Tag Archives: geography

Being thankful, the Liebster Award

liebster_awardA couple of weeks ago, my phone buzzed I looked down to see I had a comment posted to my about page and it was from the Undeaddad. He had nominated me for the Liebster award an award given to Bloggers by Bloggers and I am honored. I’ve been at this blogging thing for almost three years and I’ve been mentioned on other blogs a couple of times and given a previous award, but never followed up on it. That’s on my list of to dos or wishes, and I can change them to I wills. More on that later.

I stumbled across the Undeaddad after he had been Freshly Pressed for writing about shoveling snow. It was a great post that encapsulated my feelings about work and pride. He has written several more posts that resonated with me, most recently about ‘date nights’ and children who are picky eaters. If you have time, please give him a whirl.

Continue reading Being thankful, the Liebster Award

We’re here…

my ridiculous hat…

Spring Break 2013. Every year I look forward to this week on the calendar. It’s a break from the normal and an escape to a slower pace. For the kids, and my students, it’s a break from school and signal that the end of the year is near, very near. I am certain they had a day count going to the time when the bell rang and they could rush home and begin their break. I worked to make sure that the day was full of learning and had enough structure to keep them focused and tuned in. For the most part, I was successful, when we come back next week the sprint to the end begins and I’ll have to deal with another day count. Continue reading We’re here…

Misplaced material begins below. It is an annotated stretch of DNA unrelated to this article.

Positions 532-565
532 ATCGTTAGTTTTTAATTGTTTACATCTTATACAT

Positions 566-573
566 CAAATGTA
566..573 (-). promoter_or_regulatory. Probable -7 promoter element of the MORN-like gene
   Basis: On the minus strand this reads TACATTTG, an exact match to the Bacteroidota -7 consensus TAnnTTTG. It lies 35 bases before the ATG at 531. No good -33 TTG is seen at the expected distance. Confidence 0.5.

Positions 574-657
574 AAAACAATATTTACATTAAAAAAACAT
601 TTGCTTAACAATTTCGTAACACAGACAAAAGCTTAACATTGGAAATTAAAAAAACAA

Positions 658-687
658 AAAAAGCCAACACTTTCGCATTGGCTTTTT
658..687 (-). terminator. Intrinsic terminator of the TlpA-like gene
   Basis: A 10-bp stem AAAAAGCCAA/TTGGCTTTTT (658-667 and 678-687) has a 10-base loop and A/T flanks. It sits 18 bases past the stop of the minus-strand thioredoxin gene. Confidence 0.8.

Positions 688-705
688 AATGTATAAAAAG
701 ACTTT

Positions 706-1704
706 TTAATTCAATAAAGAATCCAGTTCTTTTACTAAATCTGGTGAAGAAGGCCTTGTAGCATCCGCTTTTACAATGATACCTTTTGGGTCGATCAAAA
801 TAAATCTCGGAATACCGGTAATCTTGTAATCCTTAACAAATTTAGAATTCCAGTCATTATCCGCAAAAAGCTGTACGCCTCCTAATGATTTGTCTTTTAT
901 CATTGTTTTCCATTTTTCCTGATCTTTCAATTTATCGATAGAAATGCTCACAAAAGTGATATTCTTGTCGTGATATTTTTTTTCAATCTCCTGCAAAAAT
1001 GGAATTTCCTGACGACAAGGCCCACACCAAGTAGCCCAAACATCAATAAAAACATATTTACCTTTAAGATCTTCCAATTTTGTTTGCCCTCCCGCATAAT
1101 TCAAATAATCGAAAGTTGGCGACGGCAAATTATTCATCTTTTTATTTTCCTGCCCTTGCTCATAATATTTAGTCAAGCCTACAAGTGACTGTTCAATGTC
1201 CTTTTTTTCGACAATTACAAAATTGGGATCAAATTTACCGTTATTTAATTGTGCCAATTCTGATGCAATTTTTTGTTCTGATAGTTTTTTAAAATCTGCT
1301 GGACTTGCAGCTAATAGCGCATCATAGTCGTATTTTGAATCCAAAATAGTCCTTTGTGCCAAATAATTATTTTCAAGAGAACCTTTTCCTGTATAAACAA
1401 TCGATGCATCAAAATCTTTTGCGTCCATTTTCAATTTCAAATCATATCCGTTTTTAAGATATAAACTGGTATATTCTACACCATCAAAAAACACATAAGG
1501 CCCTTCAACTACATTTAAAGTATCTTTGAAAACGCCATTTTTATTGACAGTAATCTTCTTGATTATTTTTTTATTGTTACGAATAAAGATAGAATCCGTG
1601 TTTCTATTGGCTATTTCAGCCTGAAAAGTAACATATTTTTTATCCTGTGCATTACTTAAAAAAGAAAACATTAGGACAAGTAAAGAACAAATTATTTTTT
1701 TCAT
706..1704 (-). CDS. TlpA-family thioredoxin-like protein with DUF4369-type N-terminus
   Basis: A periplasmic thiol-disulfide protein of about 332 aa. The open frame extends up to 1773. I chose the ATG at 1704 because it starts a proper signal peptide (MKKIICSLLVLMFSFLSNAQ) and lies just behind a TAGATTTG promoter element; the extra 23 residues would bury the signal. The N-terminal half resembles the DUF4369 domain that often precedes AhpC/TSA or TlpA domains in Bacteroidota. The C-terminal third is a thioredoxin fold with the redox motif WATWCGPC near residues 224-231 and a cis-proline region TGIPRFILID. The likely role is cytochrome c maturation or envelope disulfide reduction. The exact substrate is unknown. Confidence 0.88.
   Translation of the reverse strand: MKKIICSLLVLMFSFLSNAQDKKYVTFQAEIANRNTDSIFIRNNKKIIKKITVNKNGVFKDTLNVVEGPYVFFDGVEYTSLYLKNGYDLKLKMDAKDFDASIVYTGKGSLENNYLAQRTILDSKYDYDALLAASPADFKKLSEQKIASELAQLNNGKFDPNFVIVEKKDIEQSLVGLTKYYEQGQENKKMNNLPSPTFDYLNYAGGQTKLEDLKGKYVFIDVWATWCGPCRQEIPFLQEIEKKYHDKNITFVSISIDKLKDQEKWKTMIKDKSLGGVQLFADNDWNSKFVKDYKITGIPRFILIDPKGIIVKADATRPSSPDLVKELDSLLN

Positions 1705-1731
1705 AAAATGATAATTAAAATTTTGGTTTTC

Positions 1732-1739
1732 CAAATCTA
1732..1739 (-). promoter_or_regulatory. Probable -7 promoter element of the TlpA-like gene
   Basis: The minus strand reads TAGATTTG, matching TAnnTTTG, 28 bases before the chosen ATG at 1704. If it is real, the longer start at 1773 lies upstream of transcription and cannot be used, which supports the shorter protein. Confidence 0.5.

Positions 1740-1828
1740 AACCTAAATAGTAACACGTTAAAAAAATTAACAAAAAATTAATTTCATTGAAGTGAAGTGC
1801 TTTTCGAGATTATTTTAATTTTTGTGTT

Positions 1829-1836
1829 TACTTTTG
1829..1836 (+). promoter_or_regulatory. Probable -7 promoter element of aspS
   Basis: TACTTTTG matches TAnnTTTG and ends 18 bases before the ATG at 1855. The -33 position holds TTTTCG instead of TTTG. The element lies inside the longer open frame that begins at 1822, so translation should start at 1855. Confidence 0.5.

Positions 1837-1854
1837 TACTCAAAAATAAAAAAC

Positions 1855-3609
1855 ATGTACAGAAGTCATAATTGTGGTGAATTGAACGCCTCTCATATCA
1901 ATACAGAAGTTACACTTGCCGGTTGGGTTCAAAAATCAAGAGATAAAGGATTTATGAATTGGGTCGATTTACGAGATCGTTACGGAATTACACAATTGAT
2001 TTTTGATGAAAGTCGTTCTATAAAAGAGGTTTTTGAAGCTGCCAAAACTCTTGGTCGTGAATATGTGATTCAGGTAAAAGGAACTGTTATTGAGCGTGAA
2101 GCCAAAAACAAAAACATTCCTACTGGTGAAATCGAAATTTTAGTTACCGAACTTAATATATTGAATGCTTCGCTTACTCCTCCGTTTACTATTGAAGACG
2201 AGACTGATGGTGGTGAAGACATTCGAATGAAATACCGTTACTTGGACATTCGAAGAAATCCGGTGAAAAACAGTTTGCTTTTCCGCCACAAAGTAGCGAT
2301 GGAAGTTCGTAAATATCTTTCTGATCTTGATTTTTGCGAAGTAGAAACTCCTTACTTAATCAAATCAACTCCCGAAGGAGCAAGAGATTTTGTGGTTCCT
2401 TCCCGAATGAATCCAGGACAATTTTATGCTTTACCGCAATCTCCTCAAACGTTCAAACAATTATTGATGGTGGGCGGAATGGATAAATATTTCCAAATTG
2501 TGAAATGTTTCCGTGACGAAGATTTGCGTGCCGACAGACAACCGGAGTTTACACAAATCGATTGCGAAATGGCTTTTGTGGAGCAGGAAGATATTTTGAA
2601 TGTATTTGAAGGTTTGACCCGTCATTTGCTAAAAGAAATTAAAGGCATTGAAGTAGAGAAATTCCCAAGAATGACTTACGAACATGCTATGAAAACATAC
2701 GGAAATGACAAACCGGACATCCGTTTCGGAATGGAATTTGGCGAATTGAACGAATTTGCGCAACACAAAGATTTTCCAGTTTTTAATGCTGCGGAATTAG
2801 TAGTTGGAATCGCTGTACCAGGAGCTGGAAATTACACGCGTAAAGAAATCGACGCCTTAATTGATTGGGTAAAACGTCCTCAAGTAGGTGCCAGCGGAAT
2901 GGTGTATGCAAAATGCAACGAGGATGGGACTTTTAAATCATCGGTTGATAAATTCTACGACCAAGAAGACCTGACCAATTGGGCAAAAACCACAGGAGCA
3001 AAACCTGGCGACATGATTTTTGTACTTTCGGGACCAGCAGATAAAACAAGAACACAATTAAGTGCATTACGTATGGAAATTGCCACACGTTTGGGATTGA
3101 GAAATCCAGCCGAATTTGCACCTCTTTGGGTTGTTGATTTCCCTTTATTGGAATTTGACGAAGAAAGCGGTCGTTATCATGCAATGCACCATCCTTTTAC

Movies and the Oscars, and thinking, too

hellfightersHellfighters with John Wayne was one of the first movies I remember watching as a kid. I saw it at the Palms Theater in Sugar Land when I was in first grade when we were preparing to move to Venezuela. I saw many movies at the Palms; it was the kind of theater that every small town had with one screen, a concession stand, its walls were painted with a tropical theme lit just right before the movie began to give the feeling of being somewhere besides Sugar Land, Texas. I remember the children’s movies I saw there, but Hellfighters was for adults and there was something about watching movies with real action like oil well fires. It was hardly a great movie, but I remember it well. We even saw it at the theater in Venezuela, it was in Spanish with English subtitles, but they had cut the part at the end about Venezuelan rebels. I have seen it many times since and I even have a copy in iTunes my brother Warren gave me a few years ago.